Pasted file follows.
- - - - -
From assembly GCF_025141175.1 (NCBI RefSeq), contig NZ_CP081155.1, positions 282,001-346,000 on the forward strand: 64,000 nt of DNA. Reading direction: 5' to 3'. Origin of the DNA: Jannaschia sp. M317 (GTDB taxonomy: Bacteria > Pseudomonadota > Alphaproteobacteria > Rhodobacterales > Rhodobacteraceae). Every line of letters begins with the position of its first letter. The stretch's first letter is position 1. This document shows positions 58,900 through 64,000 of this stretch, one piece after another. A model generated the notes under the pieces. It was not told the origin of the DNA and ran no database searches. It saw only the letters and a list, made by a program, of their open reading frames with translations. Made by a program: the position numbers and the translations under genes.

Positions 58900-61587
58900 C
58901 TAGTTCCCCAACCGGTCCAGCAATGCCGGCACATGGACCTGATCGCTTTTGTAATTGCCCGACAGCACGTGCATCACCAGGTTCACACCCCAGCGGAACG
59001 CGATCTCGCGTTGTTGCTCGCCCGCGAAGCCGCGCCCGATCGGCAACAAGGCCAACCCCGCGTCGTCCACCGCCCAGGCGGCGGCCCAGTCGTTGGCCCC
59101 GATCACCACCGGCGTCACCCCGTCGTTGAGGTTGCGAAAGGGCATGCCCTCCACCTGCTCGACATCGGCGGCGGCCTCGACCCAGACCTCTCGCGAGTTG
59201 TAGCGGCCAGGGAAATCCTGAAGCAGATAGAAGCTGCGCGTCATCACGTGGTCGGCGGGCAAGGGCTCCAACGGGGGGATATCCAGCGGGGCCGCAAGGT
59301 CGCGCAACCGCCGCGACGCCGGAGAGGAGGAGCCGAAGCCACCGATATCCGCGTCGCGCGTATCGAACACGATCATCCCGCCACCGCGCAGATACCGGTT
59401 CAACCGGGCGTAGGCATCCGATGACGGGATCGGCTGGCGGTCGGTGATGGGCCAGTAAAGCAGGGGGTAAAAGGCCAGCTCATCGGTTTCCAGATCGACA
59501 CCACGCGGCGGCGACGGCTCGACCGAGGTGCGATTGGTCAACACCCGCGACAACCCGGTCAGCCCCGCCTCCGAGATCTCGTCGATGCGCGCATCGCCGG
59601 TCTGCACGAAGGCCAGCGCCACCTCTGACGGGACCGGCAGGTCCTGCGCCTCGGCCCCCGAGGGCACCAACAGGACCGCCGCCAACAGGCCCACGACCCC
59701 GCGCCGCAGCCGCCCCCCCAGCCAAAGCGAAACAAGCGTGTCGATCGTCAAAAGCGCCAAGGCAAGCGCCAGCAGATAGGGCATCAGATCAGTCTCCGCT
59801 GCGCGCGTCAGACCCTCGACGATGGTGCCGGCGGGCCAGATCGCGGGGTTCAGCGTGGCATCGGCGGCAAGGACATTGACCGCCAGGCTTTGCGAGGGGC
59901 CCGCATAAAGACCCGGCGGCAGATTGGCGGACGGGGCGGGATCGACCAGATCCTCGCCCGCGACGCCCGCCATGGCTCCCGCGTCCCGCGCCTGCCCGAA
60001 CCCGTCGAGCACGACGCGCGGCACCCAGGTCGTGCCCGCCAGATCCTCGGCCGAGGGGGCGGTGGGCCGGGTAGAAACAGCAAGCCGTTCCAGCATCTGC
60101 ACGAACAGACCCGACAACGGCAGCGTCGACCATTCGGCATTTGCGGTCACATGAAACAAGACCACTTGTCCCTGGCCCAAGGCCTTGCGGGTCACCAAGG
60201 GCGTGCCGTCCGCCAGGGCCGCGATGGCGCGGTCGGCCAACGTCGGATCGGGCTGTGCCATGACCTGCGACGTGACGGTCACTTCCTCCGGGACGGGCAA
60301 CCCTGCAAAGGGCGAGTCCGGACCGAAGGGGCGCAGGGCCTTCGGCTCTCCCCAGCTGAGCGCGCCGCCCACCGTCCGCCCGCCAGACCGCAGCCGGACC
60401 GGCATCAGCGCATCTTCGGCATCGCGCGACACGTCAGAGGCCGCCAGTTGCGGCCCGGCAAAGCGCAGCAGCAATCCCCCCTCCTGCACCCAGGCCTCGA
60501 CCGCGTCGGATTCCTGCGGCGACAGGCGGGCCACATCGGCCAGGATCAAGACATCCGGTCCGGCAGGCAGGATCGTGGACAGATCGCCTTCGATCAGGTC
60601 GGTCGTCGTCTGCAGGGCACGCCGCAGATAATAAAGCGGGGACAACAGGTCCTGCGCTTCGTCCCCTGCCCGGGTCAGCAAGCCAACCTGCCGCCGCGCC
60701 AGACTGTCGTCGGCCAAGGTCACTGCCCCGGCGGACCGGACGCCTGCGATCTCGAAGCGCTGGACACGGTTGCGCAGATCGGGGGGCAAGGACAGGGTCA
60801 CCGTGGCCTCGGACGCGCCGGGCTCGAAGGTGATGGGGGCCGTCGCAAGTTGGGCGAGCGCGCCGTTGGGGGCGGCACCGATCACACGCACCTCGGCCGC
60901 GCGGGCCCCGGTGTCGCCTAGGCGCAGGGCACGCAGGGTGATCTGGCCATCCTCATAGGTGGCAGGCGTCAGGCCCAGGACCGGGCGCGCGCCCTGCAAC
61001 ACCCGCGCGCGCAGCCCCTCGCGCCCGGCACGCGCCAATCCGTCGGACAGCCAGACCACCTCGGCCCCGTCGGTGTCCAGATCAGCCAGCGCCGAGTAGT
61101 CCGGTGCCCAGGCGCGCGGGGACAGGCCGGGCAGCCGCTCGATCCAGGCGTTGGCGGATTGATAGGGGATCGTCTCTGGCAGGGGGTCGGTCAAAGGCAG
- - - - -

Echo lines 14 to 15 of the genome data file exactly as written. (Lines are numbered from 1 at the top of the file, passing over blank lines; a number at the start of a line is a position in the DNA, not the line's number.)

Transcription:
59901 CCGCATAAAGACCCGGCGGCAGATTGGCGGACGGGGCGGGATCGACCAGATCCTCGCCCGCGACGCCCGCCATGGCTCCCGCGTCCCGCGCCTGCCCGAA
60001 CCCGTCGAGCACGACGCGCGGCACCCAGGTCGTGCCCGCCAGATCCTCGGCCGAGGGGGCGGTGGGCCGGGTAGAAACAGCAAGCCGTTCCAGCATCTGC